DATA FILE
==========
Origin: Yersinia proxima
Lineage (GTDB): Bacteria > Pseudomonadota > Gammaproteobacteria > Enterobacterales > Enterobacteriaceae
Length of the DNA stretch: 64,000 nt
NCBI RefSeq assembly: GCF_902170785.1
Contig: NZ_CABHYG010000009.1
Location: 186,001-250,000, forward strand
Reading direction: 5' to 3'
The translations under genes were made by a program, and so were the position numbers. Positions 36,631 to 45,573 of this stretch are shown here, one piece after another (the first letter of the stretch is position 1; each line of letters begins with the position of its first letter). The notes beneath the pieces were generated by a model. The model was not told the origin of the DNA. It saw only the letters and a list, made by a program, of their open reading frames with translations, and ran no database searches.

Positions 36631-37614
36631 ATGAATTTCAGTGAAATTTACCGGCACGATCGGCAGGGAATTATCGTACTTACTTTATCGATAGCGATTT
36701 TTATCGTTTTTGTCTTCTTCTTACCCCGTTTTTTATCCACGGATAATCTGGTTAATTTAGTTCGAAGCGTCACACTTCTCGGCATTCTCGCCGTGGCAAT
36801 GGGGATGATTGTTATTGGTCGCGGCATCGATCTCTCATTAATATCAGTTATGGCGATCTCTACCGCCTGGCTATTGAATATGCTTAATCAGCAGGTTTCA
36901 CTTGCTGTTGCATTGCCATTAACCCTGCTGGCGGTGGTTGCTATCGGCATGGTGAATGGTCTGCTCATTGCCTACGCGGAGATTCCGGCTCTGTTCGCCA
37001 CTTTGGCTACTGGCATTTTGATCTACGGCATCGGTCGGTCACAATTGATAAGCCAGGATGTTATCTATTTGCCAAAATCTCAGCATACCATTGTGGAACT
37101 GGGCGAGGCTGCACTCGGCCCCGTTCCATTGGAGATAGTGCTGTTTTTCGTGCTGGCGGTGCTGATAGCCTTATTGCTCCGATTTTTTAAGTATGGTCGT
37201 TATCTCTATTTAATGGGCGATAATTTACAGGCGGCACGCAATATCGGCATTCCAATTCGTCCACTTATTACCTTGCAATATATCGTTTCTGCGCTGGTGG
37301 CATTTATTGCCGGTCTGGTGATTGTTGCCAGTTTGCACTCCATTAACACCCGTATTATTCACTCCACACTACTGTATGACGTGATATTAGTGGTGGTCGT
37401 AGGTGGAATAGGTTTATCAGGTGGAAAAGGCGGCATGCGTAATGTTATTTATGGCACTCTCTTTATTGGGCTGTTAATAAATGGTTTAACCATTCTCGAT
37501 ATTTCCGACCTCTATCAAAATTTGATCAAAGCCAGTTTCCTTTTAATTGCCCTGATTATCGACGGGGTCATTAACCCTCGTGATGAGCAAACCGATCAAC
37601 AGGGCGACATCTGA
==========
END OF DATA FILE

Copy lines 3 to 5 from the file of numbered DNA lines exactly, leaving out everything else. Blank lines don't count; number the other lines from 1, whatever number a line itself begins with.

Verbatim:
Length of the DNA stretch: 64,000 nt
NCBI RefSeq assembly: GCF_902170785.1
Contig: NZ_CABHYG010000009.1